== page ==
Yesterday I went to my apartment complex's little gym and spent an hour making myself sweaty and sore. It was painful but lovely and in addition to doing just a little bit to get me in shape, it also got me thinking about the physical aspects of knighthood.

The chivalric writers spent a lot of time talking about chivalric acts. Ramon Lull speaks of the duty of a knight to defend his worldly lord:
The office of a knight is to maintain and defend the worldly lord, for a king who has no barons has no power to maintain righteousness in his men without aid and help. (Lull p. 29)

Likewise, Geoffroi de Charny writes of the simple virtue of doing things well:
Therefore, you should know for certain that there is no one who can or should excuse himself from performing well according to his station, some in relation to arms, others in relation to their clerical vocation, others in relation to the affairs of the world. (Charny p. 63)

None of them, however, really address physical exercise as a chivalric act. It's not, to their way of thinking: keeping one's body in condition to fight, or to labor in the fields, or to labor in the service of God is not a chivalric act, it's merely a part of chivalry. It's assumed.

Lull does say:
Knights out to take coursers to joust and to go to tourneys, hold an open table, to hunt harts, bears and other wild beasts, for in doing these things the knights exercise themselves to arms and thus maintain the order of knighthood. It is wickedness to love the customs to which a knight practices but to despise the order to which he belongs. (Lull p. 30)

But it's not a subject that the chivalric writers explore in any great depth.

Not directly, at least. Let's examine Charny's words again. In order to perform well in according to one's station, one's body should be in condition to be able to do so. This doesn't always mean keeping yourself in tip-top shape so you can climb a ladder to rescue a child from a burning building, or chase an armed robber down a dark alley and wrestle him to the ground. It also means staying strong enough to help unload a truck full of canned goods for a women's shelter. It means having the agility and endurance to spend a day building a house for a family in Louisiana. At the very least, it means having the ability to do your work well, to care for yourself so that others don't have to.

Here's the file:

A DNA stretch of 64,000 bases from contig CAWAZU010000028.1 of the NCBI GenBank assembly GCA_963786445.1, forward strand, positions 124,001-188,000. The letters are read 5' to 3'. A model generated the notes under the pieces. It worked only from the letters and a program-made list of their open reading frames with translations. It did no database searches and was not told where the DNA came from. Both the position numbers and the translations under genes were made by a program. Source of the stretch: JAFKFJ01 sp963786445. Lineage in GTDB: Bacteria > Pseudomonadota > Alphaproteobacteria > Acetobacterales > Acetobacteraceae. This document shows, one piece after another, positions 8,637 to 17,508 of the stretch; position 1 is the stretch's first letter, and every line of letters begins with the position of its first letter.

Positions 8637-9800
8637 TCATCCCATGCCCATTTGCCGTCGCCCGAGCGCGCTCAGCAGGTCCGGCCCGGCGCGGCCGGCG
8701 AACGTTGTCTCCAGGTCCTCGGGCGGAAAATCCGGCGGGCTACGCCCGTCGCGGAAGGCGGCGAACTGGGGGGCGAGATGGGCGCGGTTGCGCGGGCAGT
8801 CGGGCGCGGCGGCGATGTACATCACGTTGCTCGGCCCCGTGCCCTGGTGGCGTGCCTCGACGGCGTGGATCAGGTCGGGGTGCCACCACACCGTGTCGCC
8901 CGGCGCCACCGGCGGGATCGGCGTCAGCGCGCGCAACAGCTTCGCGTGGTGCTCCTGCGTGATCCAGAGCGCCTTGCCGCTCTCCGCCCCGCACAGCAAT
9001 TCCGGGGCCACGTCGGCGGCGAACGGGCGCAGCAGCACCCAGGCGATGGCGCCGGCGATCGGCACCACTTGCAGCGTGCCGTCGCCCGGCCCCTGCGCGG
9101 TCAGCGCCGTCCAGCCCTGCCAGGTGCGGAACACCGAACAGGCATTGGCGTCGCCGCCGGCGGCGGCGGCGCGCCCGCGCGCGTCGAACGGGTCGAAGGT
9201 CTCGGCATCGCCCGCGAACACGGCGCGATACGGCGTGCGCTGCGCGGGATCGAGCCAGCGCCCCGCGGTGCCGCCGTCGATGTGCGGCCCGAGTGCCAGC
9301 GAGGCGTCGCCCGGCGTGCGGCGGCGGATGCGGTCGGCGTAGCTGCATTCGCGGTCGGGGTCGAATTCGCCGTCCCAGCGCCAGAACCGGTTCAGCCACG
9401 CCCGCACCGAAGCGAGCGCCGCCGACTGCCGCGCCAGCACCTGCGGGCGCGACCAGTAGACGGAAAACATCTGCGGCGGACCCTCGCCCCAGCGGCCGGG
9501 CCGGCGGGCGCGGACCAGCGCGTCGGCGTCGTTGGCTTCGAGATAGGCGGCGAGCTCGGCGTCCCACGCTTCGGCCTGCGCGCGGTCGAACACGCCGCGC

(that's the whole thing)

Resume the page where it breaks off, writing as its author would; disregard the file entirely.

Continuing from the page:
It's also an issue of respect. That body you have is the body the Maker (by whatever name(s) you may wish to use) gave you. Barring fairly serious scientific advancements it's the only one you're going to get. It behooves you, then, to do what you can to care for it.

For me at least, exercise can be a meditative thing as well. The discipline of the weights, the tug and stretch of muscles. Letting the bar down gently so the weights don't clink; pushing my breath out as I push the bar back up. The good pain of pushing myself past what I think I can lift; the sweat bursting out all over my skin and the sweet smell of it.

And the treadmill, which I used to hate, but have since fallen in love with. I'll still stroll around the block, still wander the woods but the treadmill lets me focus on the walking. I can't slow down to watch a bird or laugh at a prairie dog; all I can do is set one foot in front of the other, again and again and again until the rhythm of my feet is all there is in the world. The symphony of moving my body frees my mind and I float away, lost in deeper contemplation than I manage when I'm home, body folded into the proper meditation position but the monkey mind jumping and screeching.

It's not just about losing weight until your BMI matches whatever the mass media says it should be; it's about living your life in the good way. If you bring nothing else away from this posting, please, at the very least, take away the thought of getting outside and taking a walk.

Monday, February 12, 2007

Chivalry Today

I didn't come to this on my own. In addition to taking inspiration from the writings of such medieval luminaries as Raymon Lull and Geoffrey Charny, and from the actions of many of my compatriots in the Society for Creative Anachronism (and you know who you are), I've also found a lot to think about in Scott Farrell's Chivalry Today, a web site dedicated to the proposition that chivalry is not, nor should be, dead.